Referring to FIG. 9, a 3D image is received (S910). The image input to the image display apparatus 100 may be, for example, a broadcast image based on a broadcast signal received from the tuner 110, an external image received from an external device, an image stored in the memory 140, or an image received from a content provider over a network.

If a stream containing the image carries information or a flag indicating whether the image is a 3D image, the controller 170 may acquire the information or flag by demultiplexing or decoding the stream and determine whether the image is a 3D image based on the acquired information or flag.

If the received image is a multi-viewpoint image, the controller 170 may determine whether the image includes left-eye and right-eye images to thereby determine whether the image is a 3D image.

Then, the APL of the 3D image is calculated (S915). The controller 170, particularly the APL calculator 455 of the controller 170 may calculate the APL of the input 3D image.

A picture level may represent luminance and an APL may be calculated on a frame basis or a block basis. Thus, if the APL of a frame or block is high, this means that the average luminance of the frame or block is high.

The brightness of a screen based on an APL will be described later with reference to FIGS. 12, 14 and 16.

The frame rate of the 3D image is converted (S920) and the depth of the 3D image is changed according to the calculated APL (S925). Then the depth-changed 3D image is arranged such that its left-eye image alternates with its right-eye image (S930). The gray level of a current frame is changed according to the gray level difference between the current frame and a previous frame in the input 3D image (S935) and the current frame with the changed gray level is displayed as an image (S940).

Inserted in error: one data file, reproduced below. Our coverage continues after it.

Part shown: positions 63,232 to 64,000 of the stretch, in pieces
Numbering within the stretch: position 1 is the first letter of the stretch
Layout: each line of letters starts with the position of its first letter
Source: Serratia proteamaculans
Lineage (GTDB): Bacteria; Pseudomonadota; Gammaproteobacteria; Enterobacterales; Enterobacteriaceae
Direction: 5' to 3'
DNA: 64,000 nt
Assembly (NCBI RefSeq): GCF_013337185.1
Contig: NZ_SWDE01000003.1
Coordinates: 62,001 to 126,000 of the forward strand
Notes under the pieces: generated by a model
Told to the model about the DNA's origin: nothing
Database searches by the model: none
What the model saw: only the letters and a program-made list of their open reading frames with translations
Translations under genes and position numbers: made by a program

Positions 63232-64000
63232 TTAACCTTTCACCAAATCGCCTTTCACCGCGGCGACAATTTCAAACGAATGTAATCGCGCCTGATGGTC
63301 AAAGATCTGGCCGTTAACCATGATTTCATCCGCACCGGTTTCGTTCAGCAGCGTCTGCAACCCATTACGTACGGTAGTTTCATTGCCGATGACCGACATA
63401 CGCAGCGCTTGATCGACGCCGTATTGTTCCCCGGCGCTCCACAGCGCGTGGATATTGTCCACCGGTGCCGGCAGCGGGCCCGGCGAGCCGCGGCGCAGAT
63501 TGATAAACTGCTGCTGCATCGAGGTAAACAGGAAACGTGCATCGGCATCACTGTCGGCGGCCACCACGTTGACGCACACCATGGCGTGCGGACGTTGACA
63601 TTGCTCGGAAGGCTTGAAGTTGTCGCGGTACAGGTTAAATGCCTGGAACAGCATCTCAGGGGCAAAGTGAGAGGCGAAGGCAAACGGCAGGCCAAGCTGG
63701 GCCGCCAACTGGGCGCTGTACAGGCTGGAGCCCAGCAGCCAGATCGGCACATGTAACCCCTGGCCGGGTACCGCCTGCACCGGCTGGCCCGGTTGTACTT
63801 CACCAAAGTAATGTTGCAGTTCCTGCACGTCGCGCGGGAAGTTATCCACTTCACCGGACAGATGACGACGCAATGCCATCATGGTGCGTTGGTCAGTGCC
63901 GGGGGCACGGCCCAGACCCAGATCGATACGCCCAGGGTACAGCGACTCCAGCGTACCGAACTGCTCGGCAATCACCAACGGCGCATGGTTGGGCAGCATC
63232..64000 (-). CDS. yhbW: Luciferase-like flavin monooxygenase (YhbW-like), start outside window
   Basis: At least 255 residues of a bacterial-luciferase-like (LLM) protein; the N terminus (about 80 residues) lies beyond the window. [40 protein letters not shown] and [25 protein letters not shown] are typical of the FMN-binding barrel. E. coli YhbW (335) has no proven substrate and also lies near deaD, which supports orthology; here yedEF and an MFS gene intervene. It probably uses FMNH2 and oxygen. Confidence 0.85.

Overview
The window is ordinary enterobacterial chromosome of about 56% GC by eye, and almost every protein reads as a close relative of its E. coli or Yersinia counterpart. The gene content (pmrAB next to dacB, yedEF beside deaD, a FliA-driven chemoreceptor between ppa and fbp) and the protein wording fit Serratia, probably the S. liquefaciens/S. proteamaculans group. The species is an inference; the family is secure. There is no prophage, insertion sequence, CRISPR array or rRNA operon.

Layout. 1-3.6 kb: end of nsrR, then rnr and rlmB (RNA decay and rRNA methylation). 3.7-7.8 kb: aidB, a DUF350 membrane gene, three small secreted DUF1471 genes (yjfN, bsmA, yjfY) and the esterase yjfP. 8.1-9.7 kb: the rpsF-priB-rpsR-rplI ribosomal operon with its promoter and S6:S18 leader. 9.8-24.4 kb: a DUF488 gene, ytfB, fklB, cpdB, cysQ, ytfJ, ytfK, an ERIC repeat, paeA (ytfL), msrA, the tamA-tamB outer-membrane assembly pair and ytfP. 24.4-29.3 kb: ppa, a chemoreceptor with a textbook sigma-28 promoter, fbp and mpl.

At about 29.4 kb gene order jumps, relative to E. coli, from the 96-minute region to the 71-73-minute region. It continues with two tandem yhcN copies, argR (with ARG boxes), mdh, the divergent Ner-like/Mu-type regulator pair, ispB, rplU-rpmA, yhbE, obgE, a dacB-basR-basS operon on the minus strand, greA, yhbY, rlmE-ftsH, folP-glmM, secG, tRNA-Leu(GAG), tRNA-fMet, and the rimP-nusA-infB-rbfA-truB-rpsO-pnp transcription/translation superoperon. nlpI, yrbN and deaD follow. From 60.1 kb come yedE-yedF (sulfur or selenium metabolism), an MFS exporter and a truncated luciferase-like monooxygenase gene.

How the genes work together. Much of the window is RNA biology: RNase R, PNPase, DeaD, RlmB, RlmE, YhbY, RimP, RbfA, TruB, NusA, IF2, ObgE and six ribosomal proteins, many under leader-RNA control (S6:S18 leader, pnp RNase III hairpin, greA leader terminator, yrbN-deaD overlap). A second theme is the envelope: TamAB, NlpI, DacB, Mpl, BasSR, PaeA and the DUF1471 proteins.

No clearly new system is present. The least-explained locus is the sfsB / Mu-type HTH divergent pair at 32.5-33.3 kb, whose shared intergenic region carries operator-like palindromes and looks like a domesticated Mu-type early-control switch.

FIG. 10(a) illustrates video frames of 3D images processed by the video processor 420. It is noted from FIG. 10(a) that a 3D video frame 1010 is configured in the top/down format illustrated in FIG. 5(b).

The FRC 450 of the controller 170 may change the frame rate of the 3D image in step S920. For example, the FRC 450 changes 60 Hz to 120 Hz or 240 Hz or 480 Hz.

FIG. 10(b) illustrates an exemplary increase of the frame rate of a 3D image in the FRC 450. The FRC 450 may increase the frame rate of the 3D image by repeating a 3D video frame 1020. The top/down format of the 3D image may still be maintained.

While the frame rate is shown in FIG. 10(b) as increased four times, various settings are possible, such as doubling the frame rate. The frame rate conversion may be optional.

The formatter 460 changes the depth of the 3D image according to the APL calculated by the APL calculator 420 in step S925.

FIG. 11 is an exemplary graph illustrating depths which are set according to calculated APLs. For example, if an APL is equal to or lower than a first threshold Low_th or if the APL is equal to or higher than a second threshold High_th, a 3D video signal may be processed so that the depth of a 3D image corresponding to the 3D video signal is decreased.

Especially, if the calculated APL is equal to or lower than the first threshold Low_th, the formatter 460 may set the depth of the 3D image to be lower as the APL is more approximate to a lowest value (e.g. 0).

If the calculated APL is equal to or higher than the second threshold High_th, the formatter 460 may set the depth of the 3D image to be higher as the APL is more approximate to a highest value.

Control of the depth of a 3D image according to the calculated APL of the 3D image is related to overdriving of the liquid crystal panel, which will be described later with reference to FIG. 18.